Social enterprise, Community Catalysts CIC supports people to explore their passions and to think how they might put these to good use.
They know that people with a learning disability and those on the autistic spectrum have skills, interests and talents that are often unseen and untapped. People with passion and purpose can make great employees, be entrepreneurial and/or make a real difference in their community. All of which can help them to be active, contributing members of society which is good for their personal health and wellbeing and for the wellbeing of their community.
Community Catalysts recently designed and managed the Do Your Thing co-production project in Kirklees funded by the Council and Greater Huddersfield and North Kirklees Clinical Commissioning Groups. Do Your Thing helped people with a learning disability or those on the autistic spectrum to set up and run social activity groups. Many groups had both a self-help and peer support focus. Everything was done in the spirit of positive partnership with people, families, providers and local people. People like Mike who has a learning disability and was helped by Community Catalysts to use his love of gardening to set up a gardening group, leading his peers whilst also making friends and busting social isolation. Or Sophie who is on the autistic spectrum, was struggling to see a positive future and was helped to use her passion for Lego to set up a social group, linking with a local speech and language therapist and gaining a position as a volunteer therapy assistant with the NHS Trust along the way.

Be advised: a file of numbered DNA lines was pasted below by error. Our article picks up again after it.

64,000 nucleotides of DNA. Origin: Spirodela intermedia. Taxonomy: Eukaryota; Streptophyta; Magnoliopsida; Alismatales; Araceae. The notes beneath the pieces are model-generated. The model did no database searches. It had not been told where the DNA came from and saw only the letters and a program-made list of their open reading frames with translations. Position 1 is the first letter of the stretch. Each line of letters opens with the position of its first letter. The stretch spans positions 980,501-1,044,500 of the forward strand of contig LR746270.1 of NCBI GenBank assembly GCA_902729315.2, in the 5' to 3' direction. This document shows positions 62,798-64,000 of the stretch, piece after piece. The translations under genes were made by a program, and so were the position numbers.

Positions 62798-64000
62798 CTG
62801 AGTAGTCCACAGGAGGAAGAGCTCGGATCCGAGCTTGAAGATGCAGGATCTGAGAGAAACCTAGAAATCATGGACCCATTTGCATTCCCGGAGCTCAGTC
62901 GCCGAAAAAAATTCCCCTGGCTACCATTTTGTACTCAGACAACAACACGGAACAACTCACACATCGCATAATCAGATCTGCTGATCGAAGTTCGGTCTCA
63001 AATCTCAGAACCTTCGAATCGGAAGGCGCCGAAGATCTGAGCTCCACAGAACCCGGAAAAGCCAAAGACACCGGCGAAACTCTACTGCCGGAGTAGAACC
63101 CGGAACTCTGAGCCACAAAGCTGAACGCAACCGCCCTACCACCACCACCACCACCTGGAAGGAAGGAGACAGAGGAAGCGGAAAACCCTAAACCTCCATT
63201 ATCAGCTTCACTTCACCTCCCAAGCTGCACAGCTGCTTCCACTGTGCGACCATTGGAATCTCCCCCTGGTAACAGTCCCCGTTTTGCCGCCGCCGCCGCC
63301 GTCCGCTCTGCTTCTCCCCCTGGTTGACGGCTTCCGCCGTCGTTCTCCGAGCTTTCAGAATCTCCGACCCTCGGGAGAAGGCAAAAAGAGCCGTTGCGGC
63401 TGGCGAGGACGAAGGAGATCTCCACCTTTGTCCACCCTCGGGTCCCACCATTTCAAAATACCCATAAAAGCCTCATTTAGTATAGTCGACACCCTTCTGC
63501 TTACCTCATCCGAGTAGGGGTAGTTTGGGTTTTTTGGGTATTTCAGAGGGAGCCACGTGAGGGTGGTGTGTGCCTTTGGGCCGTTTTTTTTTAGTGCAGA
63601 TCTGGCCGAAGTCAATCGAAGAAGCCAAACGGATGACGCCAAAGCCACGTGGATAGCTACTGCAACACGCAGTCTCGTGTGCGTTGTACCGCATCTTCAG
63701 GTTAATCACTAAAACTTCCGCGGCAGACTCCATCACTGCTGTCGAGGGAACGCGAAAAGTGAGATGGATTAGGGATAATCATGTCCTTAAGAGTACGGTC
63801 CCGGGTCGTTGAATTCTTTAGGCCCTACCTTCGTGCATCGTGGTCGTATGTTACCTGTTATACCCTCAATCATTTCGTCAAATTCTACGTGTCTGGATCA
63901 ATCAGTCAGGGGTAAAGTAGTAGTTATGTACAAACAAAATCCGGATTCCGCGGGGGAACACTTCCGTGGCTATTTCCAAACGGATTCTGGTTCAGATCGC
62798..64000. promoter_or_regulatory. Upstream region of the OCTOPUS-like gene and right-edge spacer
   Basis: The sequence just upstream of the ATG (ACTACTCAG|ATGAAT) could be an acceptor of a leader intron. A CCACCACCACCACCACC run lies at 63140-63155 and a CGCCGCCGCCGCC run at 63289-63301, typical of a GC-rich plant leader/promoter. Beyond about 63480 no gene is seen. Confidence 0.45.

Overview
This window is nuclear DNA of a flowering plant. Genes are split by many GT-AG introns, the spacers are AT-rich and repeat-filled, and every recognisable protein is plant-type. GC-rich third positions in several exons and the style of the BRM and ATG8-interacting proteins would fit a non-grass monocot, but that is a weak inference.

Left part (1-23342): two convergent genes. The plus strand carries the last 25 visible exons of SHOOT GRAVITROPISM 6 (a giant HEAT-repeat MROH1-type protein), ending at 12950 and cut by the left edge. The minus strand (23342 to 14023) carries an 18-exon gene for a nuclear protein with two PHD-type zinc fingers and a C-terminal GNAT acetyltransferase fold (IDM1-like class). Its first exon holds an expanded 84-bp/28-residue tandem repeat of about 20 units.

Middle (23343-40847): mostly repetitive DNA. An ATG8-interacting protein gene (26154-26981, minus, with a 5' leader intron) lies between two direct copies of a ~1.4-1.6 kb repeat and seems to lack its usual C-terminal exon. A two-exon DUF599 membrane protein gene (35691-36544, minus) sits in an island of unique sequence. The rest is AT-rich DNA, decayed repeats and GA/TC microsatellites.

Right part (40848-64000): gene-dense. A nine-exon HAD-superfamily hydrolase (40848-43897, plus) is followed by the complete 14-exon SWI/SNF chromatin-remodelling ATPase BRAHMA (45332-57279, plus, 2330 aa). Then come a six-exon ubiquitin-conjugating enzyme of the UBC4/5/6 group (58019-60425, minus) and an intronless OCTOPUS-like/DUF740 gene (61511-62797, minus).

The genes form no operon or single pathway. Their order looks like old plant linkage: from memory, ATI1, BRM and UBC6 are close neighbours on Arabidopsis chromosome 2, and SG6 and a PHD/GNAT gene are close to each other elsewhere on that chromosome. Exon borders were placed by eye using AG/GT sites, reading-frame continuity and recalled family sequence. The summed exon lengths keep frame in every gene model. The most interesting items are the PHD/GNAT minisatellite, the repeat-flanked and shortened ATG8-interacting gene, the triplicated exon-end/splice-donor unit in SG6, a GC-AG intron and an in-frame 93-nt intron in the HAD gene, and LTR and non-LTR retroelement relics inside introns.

Off the back of Do Your Thing Community Catalysts has just started work on a new project called So What, What Next, funded by the Local Government Association (LGA), based in the Black Country and running to June this year. So What, What Next is part of the national Transforming Care programme and is the idea of the National Empowerment Steering Group who are supported by the Local Government Association (LGA). Transforming Care has a focus on getting people with a learning disability and/or autism out of hospital and back into their communities. Everyone agrees that getting people out of hospital is important but making sure people have good lives out of hospital and don’t end up being readmitted is important too.
This project is working in partnership with people who have recently moved out of hospital, their families, care providers and supporting professionals. Together we are thinking about different ways of doing things and finding new ways to support people to have good lives, make connections and contribute to their community. All the work builds on positive activity already happening locally and is totally committed to valuing people and what people CAN do. Not the challenges they have and what they can’t do.
It is early days, but we have already been blown away by the positivity and creativity of professionals and specialist care providers working with people before and after discharge from hospital in the Black Country. They seem eager to grab any opportunity to learn and to shine a positive light on their practice and people’s achievements.
The Local Government Association, the empowerment group and Community Catalysts will share learning from the work in a project report, blogs and articles presentations at Transforming Care and other similar events. Anyone interested in learning more should contact me at email@example.com